Mindfulness of Thoughts

We often get attached to our thoughts. Thoughts are NOT facts – you can learn to accept thoughts without believing them. This practice helps to separate from thoughts so they have less influence over mood and behavior. Set an alarm to practice at different times of the day every day.

  • Observe thoughts as if they are outside of you; attached to balloons that float away, leaves on a stream, drifting clouds, scrolling by like news updates, wandering in the front door and out the back.
  • Describe them without judgment: that’s the past, that’s the future, that’s a judgment, that’s not true.
  • Imagine your thoughts dissolving with your breath. Shift your attention to your breathing.
  • If you get stuck in a thought, (“What if something goes wrong, I can’t believe I did that, I’m not likable”), notice whether it is an old thought. Recognize the trigger and practice focusing on the facts.

Mindfulness Exercises with Food: Mindful Eating

Practicing a mindfulness exercise with food not only helps you reap the benefits of mindfulness, it also helps you bring awareness to hunger, fullness and food choices. When we eat mindfully, we are in tune with our body’s response to food. Taste, texture and smell are important, but also how food makes us feel physically. And again, how we feel 30 minutes to 2 hours later.

Challenge yourself to begin with one bite of food each day to eat mindfully; then slowly increase it one meal (in which you aren’t typically distracted or rushing).

Mindfulness of Pleasant Events

Practice mindfulness of pleasant events and increase pleasure in your life.

  • Notice when something positive occurs; whether you feel comfortable in your body, experience a positive emotion, or a positive event.
  • Stop and focus on allowing the positive emotion to sink in. Notice any resistance you have as well. Notice any tendency to move past the emotion. Take in the good feeling. Soak it up!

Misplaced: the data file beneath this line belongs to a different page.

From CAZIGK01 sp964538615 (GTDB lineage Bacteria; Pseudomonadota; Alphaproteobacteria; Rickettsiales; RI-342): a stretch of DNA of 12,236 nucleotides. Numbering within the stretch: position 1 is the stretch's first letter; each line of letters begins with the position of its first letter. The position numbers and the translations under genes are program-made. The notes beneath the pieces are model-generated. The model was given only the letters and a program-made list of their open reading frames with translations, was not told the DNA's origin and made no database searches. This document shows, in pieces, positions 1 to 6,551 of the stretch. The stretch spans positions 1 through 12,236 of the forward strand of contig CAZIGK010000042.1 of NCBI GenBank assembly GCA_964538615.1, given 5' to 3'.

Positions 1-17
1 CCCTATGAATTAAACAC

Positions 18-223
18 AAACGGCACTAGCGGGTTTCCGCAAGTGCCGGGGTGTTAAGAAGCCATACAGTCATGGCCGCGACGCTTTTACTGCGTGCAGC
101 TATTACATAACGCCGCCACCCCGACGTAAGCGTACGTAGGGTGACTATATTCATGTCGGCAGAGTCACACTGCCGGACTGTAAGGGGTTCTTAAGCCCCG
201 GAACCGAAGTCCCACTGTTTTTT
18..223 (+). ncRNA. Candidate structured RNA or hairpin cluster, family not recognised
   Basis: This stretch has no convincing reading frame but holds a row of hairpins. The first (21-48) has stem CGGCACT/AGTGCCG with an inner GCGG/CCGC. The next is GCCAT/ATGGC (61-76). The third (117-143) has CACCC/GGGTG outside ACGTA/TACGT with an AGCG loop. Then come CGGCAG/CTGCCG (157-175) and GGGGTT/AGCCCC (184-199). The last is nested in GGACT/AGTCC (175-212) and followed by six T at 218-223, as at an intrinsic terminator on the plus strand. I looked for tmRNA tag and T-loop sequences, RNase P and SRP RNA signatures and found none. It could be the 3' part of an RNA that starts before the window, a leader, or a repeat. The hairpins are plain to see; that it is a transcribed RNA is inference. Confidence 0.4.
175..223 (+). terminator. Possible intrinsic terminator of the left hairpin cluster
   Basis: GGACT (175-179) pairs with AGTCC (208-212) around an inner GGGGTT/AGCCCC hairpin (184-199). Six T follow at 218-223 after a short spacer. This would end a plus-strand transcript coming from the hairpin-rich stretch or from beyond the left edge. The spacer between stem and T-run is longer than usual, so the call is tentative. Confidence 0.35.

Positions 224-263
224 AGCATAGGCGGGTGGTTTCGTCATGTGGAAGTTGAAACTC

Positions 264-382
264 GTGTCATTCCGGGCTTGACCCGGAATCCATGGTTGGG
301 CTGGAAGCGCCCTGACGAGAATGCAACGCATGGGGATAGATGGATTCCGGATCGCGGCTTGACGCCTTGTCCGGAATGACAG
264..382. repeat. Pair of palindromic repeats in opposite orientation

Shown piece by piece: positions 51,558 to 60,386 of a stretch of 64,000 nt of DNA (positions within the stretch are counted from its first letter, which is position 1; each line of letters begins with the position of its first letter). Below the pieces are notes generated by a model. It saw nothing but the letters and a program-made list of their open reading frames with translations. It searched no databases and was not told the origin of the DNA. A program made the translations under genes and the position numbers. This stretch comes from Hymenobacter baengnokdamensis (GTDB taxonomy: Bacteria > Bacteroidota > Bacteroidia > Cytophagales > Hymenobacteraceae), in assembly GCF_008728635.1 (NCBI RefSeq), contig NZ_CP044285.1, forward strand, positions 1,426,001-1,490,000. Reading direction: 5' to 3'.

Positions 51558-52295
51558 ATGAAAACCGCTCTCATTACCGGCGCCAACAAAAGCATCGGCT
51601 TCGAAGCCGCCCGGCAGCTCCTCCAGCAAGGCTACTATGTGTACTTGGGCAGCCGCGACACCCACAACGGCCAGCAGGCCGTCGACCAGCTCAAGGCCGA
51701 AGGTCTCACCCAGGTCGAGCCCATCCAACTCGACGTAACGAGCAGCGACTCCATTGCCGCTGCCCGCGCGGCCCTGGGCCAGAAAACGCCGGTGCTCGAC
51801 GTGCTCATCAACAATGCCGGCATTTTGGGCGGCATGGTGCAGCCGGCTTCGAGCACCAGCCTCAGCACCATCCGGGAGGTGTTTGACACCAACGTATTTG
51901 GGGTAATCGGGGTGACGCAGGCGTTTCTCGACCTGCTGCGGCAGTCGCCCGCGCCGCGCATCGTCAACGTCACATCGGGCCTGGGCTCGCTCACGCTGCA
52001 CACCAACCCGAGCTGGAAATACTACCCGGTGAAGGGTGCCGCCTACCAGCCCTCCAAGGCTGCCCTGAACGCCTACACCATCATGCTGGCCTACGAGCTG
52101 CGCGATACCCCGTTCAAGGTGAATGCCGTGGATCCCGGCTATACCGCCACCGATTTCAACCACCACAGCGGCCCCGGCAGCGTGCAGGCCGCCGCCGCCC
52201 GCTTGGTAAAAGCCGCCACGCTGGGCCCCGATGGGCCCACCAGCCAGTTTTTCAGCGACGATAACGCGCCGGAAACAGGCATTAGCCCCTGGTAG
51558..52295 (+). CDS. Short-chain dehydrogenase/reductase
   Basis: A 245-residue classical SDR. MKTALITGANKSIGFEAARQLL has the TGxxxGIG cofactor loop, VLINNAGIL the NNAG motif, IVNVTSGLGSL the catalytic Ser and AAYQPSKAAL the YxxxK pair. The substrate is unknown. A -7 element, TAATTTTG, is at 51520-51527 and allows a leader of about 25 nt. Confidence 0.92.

What Is Self Compassion?

Chris Germer, co-founder of the Mindful Self-Compassion Center says,

“Self-compassion involves the capacity to comfort and soothe ourselves, and to motivate ourselves with encouragement, when we suffer, fail, or feel inadequate. Self-compassion is learned in part by connecting with our innate compassion for others, and self-compassion also helps to grow and sustain our compassion for others.”

Mindful self compassion is about using mindfulness in a more targeted way, to support emotional development with overcoming feelings of personal suffering (Germer, 2009). It’s using the sense of awareness developed within mindfulness and applying it to support our emotional development.

Mindful Self-Compassion Meditations:

Mindful Self-Compassion (MSC) combines the skills of mindfulness and self-compassion to enhance our capacity for emotional wellbeing. Together, mindfulness and self-compassion comprise a state of warm, connected, presence during difficult moments in our lives. Following are mindfulness meditations focused on self compassion.

Mindfulness Meditations from Compassion Focused Therapy:

Meditations

 

Mindful Self Compassion Meditations & Journal Exercises:

Chris Germer co-developed the Mindful Self-Compassion (MSC) program with Kristin Neff, self-compassion researcher and pioneer.

Here are meditations and journal exercises from their program:

Meditations

Meditations from the Compassionate Mind

Self Compassion Journal Exercises

There are many ways to practice mindfulness in daily life. Try one of these activities or exercises provides inspiration for you on where to start. Find what works for you and let go of expectations of yourself practicing as a mindful yogi on a beach. Start small and go with what works for you.

Recommended Resources

Meditations to Change Your Brain

The structure of your brain changes constantly, in a dynamic, unfolding process that you yourself can direct to create the life you want. Drawing on a vast body of research spanning more than 30 years, Meditations to Change Your Brain collects the best meditative and contemplative practices to help anyone increase their capacity for joy, love, and spiritual bliss.

Just One Thing: Developing a Buddha Brain One Simple Practice at a Time